Emily Baragwanath, 2020–21

Xenophon’s Women

Delta Delta Delta Fellowship; Frank H. Kenan Fellowship, 2020-21

Associate Professor of Classics, University of North Carolina at Chapel Hill

Emily Baragwanath

Emily Baragwanath (DPhil, Oxford University) is a classicist at the University of North Carolina at Chapel Hill who studies Ancient Greek literature and culture, with a focus on historiography and the literary representation of gender. She examines the literary techniques the historians employ in constructing their historical narratives (as in her 2008 Motivation and Narrative in Herodotus, Oxford University Press), and considers the questions those narratives raise regarding the nature of historical representation and the border separating fact from fiction. The use of mythology as a mode of narrative and explanation alongside the historical mode, and the relationship between the historians and their poetic predecessors and contemporaries, are topics explored in her coedited volumes Myth, Truth, and Narrative in Herodotus (Oxford University Press, 2012) and Clio and Thalia. Attic Comedy and Historiography (Histos Supplementary Volume, 2017). Her current book project investigates the representation of women and their narrative and explanatory role across the works of the fourth-century Athenian writer Xenophon. The deeper understanding that emerges from Xenophon’s Women serves as a corrective to the way Classicists have thought not only about this individual philosopher and historian, but about the role of gender in antiquity more broadly. By applying twenty-first-century feminist theorizations of intersectionality, functionality, and the ethics of care to this classical thinker, the project offers readings that contest established scholarly views on gender and the categories of thought in ancient Greek societies. Xenophon proves to be a forerunner and contemporary of other intellectuals on the radical edge in their revolutionary ideas about human society.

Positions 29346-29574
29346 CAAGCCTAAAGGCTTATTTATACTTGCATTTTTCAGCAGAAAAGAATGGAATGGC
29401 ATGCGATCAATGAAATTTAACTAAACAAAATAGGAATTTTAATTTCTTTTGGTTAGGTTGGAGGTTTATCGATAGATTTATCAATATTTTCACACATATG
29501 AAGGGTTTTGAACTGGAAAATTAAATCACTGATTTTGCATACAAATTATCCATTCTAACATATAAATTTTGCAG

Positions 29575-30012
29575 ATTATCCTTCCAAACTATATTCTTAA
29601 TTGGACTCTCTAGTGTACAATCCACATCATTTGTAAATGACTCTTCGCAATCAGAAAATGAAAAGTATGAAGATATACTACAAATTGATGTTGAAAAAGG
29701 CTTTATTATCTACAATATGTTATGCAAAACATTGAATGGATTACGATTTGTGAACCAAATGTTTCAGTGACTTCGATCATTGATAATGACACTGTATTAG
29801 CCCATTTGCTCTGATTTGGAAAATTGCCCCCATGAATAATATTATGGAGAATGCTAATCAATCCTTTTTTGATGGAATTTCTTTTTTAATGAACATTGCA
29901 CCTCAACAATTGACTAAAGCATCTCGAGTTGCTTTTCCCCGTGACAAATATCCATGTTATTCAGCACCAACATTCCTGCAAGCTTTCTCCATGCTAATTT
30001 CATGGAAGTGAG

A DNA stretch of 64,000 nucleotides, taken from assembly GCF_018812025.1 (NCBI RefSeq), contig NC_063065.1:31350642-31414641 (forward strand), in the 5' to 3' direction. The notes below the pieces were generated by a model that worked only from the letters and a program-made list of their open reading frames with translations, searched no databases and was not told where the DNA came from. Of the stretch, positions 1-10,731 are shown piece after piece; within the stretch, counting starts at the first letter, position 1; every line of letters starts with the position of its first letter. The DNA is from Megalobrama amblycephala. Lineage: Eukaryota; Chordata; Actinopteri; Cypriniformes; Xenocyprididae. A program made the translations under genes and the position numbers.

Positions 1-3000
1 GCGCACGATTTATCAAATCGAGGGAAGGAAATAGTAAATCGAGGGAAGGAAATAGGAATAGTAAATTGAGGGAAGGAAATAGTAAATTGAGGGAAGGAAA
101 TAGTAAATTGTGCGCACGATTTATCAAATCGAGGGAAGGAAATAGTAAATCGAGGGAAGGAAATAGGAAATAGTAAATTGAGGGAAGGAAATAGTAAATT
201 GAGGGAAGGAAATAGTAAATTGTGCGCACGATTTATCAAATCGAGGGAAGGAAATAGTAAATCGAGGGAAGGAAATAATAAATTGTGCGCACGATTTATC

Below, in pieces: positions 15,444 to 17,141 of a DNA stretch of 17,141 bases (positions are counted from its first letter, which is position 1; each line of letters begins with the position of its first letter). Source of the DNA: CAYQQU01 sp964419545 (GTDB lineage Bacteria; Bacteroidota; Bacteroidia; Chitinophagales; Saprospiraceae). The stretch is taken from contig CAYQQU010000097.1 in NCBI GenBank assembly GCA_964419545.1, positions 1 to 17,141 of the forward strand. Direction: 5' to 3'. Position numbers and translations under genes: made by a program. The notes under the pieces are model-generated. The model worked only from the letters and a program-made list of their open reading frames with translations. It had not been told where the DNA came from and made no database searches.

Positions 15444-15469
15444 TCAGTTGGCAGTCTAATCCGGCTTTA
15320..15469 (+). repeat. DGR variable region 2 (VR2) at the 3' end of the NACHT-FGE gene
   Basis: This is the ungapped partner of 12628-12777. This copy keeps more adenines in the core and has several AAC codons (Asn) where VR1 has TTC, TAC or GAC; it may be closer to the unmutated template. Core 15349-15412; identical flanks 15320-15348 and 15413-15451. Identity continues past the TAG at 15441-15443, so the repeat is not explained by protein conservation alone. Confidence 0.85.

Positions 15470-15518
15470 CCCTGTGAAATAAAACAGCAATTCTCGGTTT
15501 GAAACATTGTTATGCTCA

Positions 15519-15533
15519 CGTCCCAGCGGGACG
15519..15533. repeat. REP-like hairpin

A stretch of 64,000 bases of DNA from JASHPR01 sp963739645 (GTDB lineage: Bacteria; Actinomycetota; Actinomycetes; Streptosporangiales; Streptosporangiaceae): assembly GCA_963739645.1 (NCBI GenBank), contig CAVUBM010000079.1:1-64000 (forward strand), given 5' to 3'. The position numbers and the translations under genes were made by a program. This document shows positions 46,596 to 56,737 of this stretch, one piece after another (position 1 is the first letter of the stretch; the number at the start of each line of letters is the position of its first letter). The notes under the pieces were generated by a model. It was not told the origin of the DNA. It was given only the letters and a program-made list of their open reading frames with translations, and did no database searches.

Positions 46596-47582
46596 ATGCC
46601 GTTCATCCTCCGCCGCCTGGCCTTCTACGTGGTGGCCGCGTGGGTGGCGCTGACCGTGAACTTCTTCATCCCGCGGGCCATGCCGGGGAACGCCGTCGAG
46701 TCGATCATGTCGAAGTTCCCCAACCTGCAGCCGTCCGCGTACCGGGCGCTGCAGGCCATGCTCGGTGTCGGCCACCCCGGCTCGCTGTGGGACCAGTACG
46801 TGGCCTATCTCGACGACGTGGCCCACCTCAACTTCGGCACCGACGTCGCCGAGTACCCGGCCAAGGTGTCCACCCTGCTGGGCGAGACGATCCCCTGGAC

Baragwanath’s research has been supported by Christ Church, Oxford University (Junior Research Fellowship), Harvard’s Center for Hellenic Studies (Residential Fellowship), and the Humboldt Foundation (Research Fellowship for Experienced Researchers). She is currently on the editorial boards of Histos and the Classical Journal.

Selected Publications

Motivation and Narative in Herodotus

  • Baragwanath, Emily. “Myth and History Entwined: Female Influence and Male Usurpation in Herodotus’ Histories.” In Historical Consciousness and the Use of the Past in the Ancient World, edited by John Baines, Henriette van der Blom, Yi Samuel Chen, and Tim Rood, 293-310. Sheffield, UK: Equinox Publishing Ltd, 2019.
  • Baragwanath, Emily. “Intertextuality and Plural Truths in Xenophon’s Historical Narrative.” In Truth and History in the Ancient World: Pluralizing the Past, edited by Ian Ruffell, and Lisa Irene Hau, 155-71. New York: Routledge, 2017.
  • Baragwanath, Emily, and Edith Foster, eds. Clio and Thalia: Attic Comedy and Historiography. Histos Supplement, 6. Newcastle upon Tyne: HISTOS, 2014.
  • Baragwanath, Emily, and Mathieu de Bakker, eds. Myth, Truth, and Narrative in Herodotus. Oxford, UK: Oxford University Press, 2012.
  • Baragwanath, Emily. Motivation and Narrative in Herodotus. Oxford Classical Monographs Series. Oxford, UK: Oxford University Press, 2008.
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